Now, what about that HHR Hog Hunter reticle?

The HHR Hog Hunter reticle provides a .3 MOA central aiming crosshair at 7x for precise aiming. At 2x magnification, the outer 13 MOA circle is ideal for close range, quick acquisition shooting. At 7x magnification, the same circle is 4 MOA at 100 yards, which will cover 4” of the target, making it an ideal size to align with the small vital zone of the target. With the HHR Hog Hunter reticle, the duplex design was created to coincide with the average length of adult feral hogs. Obviously, the Sightmark Core HX 2-7×32 HHR Hog Hunter Riflescope can be used for more than just hunting and I will just leave it at that.

When I decided to mount the Sightmark Core HX 2-7×32 HHR Hog Hunter Riflescope on the CZ 527M Carbine, I had to take in consideration the size of the ocular lens housing.  The length of the Sightmark Core HX 2-7×32 HHR Hog Hunter Riflescope is shorter than the Leupold VX1 3-9x40mm scope that was previously mounted on the CZ 527M, as is the diameter of the objective lens. I had no concerns about clearing the rear sight.  I decided to use a set of Warne Bruno CZ 16mm Permanently Attached 1” Tube High Height scope rings that would accommodate most scopes with 42mm to 52mm objective lens housings.  I had used a “medium” height of ring with the previous scope. I simply wanted to ensure myself that the scope would clear the bolt. The Warne rings added a slight bit of height, which made for a very comfortable gap for clearance, and placed the center-line of the scope 1.875 inches above the center-line of the bore.

Because of the increased eye relief, I was able to center the scope within the rings.  While not necessary, I simply prefer it that way.

Some ballistic information follows.  The Fiocchi 124-grain FMJ cartridge seems to do well in the CZ 527M, and it was selected to initially zero the scope. Below you will see the speculative ballistics for a one-hundred yard zero at one-hundred yards.

Below is an extension of the above ballistics out to two-hundred and fifty yards.

You may notice that the “Window of Opportunity” is from about twenty yards to one-hundred and thirty yards.  The “Window of Opportunity” is a term that I coined for the distance in which the projectile would be within 1″ deviation from the point of aim.  In my environment, where shots within one-hundred yards are the most common, this makes the rifle/scope combination something to have and to hold where POI is almost equal to POA without having to consider any amount of hold-over.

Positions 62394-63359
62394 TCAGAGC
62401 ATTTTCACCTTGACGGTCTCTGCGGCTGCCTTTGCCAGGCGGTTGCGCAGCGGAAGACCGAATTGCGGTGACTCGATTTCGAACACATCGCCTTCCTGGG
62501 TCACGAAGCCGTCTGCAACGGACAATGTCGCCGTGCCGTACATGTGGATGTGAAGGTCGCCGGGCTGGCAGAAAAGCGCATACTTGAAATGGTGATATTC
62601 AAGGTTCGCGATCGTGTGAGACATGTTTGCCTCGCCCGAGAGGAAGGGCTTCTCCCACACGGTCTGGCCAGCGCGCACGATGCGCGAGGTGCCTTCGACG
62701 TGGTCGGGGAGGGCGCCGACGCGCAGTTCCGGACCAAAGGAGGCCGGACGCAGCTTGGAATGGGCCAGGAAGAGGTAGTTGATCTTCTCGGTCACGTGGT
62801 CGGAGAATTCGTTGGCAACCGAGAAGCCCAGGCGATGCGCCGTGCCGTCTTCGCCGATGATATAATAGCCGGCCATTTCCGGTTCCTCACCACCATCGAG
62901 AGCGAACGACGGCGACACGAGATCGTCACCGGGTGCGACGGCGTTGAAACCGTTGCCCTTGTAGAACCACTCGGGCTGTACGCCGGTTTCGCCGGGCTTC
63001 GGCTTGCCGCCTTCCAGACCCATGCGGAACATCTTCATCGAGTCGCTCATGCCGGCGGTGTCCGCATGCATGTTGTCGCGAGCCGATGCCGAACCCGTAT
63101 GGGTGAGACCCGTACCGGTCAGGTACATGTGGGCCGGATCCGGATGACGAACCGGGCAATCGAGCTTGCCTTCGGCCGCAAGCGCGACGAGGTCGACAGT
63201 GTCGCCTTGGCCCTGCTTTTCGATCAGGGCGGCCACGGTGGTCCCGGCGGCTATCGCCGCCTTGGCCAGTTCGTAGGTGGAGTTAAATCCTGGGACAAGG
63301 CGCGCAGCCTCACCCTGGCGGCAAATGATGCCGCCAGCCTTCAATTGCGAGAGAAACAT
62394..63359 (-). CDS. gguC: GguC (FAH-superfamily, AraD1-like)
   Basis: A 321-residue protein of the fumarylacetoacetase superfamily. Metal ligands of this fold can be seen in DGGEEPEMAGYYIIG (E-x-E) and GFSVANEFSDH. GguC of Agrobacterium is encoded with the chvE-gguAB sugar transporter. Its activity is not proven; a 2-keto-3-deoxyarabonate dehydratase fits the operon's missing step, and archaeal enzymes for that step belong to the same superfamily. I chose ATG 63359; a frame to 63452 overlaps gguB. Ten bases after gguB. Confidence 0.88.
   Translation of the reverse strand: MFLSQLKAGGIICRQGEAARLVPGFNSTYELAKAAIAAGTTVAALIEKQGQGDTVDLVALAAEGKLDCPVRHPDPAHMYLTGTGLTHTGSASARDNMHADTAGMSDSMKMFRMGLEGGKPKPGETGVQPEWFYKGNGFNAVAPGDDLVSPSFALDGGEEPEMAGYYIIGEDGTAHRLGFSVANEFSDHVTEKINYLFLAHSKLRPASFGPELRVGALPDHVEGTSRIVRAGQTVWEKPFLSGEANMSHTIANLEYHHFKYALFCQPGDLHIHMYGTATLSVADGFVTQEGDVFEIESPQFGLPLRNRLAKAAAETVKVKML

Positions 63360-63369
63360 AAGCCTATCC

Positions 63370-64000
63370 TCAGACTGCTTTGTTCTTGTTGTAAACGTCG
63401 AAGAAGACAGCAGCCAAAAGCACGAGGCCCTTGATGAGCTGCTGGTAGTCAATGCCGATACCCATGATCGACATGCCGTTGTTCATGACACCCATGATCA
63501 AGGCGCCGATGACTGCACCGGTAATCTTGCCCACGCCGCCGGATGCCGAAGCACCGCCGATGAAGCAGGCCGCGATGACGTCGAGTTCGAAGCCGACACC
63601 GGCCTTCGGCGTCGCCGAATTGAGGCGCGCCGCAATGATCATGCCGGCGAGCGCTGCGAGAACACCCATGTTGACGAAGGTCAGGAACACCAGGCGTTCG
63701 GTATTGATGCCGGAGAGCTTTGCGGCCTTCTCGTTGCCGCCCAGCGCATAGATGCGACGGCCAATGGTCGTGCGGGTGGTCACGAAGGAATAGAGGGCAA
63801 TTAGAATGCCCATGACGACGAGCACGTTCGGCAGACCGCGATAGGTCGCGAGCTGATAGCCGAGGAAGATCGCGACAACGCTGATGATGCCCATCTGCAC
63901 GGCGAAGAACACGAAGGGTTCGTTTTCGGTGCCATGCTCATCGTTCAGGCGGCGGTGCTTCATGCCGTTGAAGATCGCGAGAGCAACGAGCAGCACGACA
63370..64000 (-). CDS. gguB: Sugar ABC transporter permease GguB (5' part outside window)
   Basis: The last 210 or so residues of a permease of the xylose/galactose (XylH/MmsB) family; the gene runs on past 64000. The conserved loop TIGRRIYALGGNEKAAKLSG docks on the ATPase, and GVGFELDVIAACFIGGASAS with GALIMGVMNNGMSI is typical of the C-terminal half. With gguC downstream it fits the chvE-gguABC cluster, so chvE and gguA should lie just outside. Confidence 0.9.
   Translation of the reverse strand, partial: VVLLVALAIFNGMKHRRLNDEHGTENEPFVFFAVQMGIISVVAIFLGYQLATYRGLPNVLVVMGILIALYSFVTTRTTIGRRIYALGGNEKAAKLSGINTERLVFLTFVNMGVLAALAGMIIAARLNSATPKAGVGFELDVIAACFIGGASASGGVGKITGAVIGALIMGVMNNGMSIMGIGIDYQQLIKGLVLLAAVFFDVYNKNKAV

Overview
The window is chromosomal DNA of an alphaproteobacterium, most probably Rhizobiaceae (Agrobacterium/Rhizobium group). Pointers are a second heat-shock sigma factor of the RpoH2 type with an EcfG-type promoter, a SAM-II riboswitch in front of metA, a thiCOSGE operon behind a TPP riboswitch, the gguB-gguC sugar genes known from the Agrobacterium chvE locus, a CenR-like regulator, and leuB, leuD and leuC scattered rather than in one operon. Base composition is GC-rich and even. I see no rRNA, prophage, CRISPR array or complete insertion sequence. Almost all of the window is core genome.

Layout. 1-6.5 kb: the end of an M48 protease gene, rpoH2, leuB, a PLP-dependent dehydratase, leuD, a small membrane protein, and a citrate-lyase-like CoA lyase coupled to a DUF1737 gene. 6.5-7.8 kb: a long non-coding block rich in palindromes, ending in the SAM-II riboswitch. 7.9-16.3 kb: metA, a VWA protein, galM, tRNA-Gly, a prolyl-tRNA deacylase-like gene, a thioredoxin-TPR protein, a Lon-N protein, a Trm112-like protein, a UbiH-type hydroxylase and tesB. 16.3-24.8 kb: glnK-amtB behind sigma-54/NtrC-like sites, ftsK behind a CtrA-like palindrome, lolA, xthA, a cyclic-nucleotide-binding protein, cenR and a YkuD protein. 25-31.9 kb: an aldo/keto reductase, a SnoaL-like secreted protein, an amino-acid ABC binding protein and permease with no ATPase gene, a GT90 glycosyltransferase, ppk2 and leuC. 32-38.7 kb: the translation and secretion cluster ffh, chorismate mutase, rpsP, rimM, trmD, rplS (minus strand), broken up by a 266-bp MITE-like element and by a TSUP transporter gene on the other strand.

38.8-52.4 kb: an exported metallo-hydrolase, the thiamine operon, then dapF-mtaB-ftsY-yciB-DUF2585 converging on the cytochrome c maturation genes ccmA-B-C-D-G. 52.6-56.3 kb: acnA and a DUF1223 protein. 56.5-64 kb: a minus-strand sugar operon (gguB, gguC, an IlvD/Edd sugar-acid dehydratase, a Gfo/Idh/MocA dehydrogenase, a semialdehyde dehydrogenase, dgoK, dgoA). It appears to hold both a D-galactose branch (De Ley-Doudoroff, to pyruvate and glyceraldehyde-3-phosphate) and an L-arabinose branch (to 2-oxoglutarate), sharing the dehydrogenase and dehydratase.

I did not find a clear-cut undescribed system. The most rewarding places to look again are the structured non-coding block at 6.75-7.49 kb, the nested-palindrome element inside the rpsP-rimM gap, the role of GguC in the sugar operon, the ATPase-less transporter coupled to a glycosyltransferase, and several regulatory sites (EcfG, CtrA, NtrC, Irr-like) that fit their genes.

To tell the truth, I can’t see a way to improve on what I now have with the CZ 527M Carbine combined with the Sightmark Core HX 2-7×32 HHR Hog Hunter Riflescope.

If cost is a factor, expect to pay about $119 from on-line vendors. MSRP is $149.  A link for more information regarding the scope can be found in RESOURCES.

CONCLUSION:

Mounting a scope on the CZ 527M carbine has been a journey; a journey that I do not wish to travel again. The Leupold VX-1 3-9x40mm scope, although an excellent magnified optic, would have served me well, as would have the Nikon Prostaff 3-9x40mm scope had theyfit. The Leupold and the Nikon Prostaff 3-9x40mm scope will find their way, eventually, onto another firearm.  The Sightmark Core HX 2-7×32 HHR Hog Hunter Riflescope is a better fit for the CZ 527M and me.

While I am somewhat anal about some things regarding magnified optics (like having the scope centered on the rings and centered on the ejection port, I have found that I can’t always get what I want. But, as the song says, I get what I need.

I hope that this articles helps you select a good scope/ring combination for your CZ 527M. You may choose a less expensive or more expensive scope, and that is totally up to you. Sometimes, the stumbling through a journey by one can make the journey much easier for another.


RESOURCES:

About Taurian

Taurian is an Oath Keeper, veteran, former LEO and Defensive Tactics Instructor. Until retirement, Taurian had over forty-seven years of experience as a Technical Writer and Training Program Developer. After leaving home at the age of ten without any shoes, Taurian continues on with many years devoted to the keeping and bearing of arms.